According to Borodin and Larkin, the discovery that GRC is widespread among songbirds and absent in other birds dovetails with the results of another recent study. In April, Carl Oliveros of Louisiana State University and his colleagues reported on the results of their analysis of DNA from dozens of members of the passerine order of birds, which comprises the songbirds and some other, far less speciose groups. Based on the DNA sequences and a handful of fossils of known age, the team reconstructed how the various passerine families were related and when they branched off. It then compared this time line of diversification against climate and geologic records to see if the passerine diversification trends correlated with events in Earth history, as predicted by some hypotheses. On the whole, fluctuations in the diversification rates of these birds did not track changes in global temperature or dispersals of the birds into new continents. The findings prompted the authors to suggest that more complex mechanisms than temperature or ecological opportunity were the main drivers of passerine speciation. “These conclusions are very much in line with our hypothesis of GRC contribution to songbird diversification,” Larkin asserts.

Not everyone is ready to embrace the suggestion that GRC drove songbird diversification, however. “In general, it is hard to establish causation between any one given trait, like the presence of GRCs, and the evolutionary success of a particular group,” Oliveros says. “The presence of the trait could by chance have coincided with another trait—nesting behavior, for example—that may have played a larger role in a group's evolutionary success.”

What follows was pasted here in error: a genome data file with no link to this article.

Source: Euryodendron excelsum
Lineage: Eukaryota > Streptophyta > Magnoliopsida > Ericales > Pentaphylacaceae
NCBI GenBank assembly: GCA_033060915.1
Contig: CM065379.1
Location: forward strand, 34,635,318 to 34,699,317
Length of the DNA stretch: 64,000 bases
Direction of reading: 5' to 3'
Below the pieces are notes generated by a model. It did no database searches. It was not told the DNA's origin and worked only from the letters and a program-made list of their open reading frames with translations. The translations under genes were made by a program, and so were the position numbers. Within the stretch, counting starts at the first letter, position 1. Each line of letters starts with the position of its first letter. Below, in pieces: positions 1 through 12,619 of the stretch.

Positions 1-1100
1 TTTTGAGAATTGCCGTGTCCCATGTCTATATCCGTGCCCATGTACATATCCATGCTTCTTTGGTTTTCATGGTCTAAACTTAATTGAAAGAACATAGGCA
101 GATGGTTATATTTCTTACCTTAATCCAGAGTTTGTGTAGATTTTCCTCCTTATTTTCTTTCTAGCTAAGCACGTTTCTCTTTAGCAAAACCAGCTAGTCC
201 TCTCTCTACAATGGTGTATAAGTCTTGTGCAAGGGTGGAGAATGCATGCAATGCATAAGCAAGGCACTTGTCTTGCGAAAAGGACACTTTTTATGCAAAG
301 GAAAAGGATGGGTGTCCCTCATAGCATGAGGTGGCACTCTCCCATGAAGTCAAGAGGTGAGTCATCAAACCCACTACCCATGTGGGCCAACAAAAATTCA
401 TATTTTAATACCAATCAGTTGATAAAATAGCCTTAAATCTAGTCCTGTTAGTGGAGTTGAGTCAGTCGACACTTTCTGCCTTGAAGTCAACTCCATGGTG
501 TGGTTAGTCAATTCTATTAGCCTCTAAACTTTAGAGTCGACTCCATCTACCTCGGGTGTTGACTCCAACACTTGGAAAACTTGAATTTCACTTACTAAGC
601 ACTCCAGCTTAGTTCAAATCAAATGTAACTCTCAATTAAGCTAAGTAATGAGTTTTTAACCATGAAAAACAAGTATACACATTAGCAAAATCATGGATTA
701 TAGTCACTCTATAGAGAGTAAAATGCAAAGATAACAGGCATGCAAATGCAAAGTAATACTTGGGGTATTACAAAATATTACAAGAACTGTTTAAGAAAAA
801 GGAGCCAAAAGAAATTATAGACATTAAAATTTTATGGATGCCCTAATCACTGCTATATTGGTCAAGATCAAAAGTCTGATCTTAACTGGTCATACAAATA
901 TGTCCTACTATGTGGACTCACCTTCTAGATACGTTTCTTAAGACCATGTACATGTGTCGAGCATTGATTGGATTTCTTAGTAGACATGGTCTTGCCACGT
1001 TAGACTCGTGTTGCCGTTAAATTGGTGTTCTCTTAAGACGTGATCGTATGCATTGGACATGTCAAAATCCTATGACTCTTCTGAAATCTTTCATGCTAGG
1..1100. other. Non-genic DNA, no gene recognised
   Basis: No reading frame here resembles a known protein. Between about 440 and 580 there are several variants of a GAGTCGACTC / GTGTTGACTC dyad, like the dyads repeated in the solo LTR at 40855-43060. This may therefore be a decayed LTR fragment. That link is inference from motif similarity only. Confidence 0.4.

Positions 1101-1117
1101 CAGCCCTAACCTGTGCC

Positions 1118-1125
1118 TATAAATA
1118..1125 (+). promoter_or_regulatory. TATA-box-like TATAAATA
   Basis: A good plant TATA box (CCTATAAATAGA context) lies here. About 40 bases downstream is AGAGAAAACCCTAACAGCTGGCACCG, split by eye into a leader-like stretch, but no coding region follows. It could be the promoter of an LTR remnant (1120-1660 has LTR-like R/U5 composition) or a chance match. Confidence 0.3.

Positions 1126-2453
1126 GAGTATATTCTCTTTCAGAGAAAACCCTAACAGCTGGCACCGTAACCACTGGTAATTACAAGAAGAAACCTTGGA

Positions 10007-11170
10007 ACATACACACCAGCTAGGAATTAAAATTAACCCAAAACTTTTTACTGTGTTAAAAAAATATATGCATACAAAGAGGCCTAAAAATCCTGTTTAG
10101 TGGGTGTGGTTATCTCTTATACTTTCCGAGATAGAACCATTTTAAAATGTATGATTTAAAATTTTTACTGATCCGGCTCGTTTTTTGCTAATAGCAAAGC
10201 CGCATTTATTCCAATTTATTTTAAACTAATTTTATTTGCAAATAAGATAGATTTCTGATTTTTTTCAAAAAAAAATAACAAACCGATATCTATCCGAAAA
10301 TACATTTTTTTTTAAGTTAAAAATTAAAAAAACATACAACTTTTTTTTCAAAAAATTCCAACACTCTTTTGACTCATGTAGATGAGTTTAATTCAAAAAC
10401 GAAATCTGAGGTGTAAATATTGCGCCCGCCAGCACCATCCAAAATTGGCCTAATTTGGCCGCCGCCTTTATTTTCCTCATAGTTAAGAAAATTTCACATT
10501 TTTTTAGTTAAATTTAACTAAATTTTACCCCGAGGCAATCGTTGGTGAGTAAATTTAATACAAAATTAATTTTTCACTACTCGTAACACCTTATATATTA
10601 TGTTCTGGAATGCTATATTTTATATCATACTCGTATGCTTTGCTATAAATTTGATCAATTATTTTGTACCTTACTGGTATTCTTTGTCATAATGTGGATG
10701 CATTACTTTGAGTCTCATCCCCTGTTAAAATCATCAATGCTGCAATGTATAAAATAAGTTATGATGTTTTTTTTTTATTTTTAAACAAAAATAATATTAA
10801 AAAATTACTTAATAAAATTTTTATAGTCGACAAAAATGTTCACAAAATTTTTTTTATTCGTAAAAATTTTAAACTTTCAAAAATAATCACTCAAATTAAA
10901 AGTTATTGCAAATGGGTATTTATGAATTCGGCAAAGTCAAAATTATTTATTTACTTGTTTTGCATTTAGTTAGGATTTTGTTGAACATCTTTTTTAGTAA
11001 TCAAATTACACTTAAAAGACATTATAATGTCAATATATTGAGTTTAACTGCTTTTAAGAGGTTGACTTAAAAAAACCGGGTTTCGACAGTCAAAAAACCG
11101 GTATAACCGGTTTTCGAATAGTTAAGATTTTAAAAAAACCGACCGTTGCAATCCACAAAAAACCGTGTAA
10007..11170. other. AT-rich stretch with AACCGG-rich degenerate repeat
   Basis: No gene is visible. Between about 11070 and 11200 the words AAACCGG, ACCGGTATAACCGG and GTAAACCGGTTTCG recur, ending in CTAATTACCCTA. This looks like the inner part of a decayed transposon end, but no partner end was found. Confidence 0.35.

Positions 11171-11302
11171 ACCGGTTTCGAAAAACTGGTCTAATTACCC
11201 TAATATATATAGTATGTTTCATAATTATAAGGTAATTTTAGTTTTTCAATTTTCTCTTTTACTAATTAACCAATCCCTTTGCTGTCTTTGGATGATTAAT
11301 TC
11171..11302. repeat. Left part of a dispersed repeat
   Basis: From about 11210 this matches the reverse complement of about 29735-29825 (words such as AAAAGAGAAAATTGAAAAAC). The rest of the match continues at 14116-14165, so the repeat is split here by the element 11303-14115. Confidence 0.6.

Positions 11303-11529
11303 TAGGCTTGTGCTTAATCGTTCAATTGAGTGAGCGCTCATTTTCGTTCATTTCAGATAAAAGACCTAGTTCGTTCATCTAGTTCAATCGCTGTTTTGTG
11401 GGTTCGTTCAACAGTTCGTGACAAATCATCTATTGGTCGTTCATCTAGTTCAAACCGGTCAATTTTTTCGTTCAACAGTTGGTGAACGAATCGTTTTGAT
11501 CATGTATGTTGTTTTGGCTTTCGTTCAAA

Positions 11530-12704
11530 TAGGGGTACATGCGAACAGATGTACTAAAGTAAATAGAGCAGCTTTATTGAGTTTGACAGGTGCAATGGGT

But other researchers not involved in the new studies find the notion intriguing. “The fact that [GRCs] have been maintained over long evolutionary periods and also contain putatively functional genes ... suggests that they could play a role in reproductive isolation in birds,” observes David Toews of Pennsylvania State University. If the sky-high diversification rate of songbirds compared with that of other birds was promoted by a genomic mechanism such as GRCs, “it would definitely be exciting and not something that I would have predicted,” Toews says. He cautions, though, that “we need to know more about what they are actually doing to make that link with confidence.”

The work could have implications for understanding organisms beyond birds. “We thought we knew a lot about how bird genomes are organized,” Suh reflects, “but the GRC has been right before our eyes yet has been overlooked.” Scientists have found similar extra chromosomes in hagfishes and some insects. What if GRCs are more widespread in the tree of life, he wonders: “The findings in songbirds open up a bunch of new directions for thinking about evolution and development.”